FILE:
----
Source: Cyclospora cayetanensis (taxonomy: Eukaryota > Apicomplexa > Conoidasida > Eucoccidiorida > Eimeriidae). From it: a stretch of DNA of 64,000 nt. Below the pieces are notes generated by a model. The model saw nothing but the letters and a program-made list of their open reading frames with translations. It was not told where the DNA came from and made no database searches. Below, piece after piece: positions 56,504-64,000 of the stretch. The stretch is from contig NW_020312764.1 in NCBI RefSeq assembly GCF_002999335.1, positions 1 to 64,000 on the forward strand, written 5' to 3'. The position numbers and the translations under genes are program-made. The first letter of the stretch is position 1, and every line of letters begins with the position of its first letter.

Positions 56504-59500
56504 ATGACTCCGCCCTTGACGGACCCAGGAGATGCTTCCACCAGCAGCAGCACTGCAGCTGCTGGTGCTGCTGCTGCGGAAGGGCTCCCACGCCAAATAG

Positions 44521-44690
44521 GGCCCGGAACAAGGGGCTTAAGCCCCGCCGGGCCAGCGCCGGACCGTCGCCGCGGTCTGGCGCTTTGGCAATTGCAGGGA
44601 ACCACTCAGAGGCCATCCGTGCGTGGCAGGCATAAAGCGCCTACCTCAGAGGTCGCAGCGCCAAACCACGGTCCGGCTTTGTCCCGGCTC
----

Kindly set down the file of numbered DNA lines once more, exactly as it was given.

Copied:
Source: Cyclospora cayetanensis (taxonomy: Eukaryota > Apicomplexa > Conoidasida > Eucoccidiorida > Eimeriidae). From it: a stretch of DNA of 64,000 nt. Below the pieces are notes generated by a model. The model saw nothing but the letters and a program-made list of their open reading frames with translations. It was not told where the DNA came from and made no database searches. Below, piece after piece: positions 56,504-64,000 of the stretch. The stretch is from contig NW_020312764.1 in NCBI RefSeq assembly GCF_002999335.1, positions 1 to 64,000 on the forward strand, written 5' to 3'. The position numbers and the translations under genes are program-made. The first letter of the stretch is position 1, and every line of letters begins with the position of its first letter.

Positions 56504-59500
56504 ATGACTCCGCCCTTGACGGACCCAGGAGATGCTTCCACCAGCAGCAGCACTGCAGCTGCTGGTGCTGCTGCTGCGGAAGGGCTCCCACGCCAAATAG

Positions 44521-44690
44521 GGCCCGGAACAAGGGGCTTAAGCCCCGCCGGGCCAGCGCCGGACCGTCGCCGCGGTCTGGCGCTTTGGCAATTGCAGGGA
44601 ACCACTCAGAGGCCATCCGTGCGTGGCAGGCATAAAGCGCCTACCTCAGAGGTCGCAGCGCCAAACCACGGTCCGGCTTTGTCCCGGCTC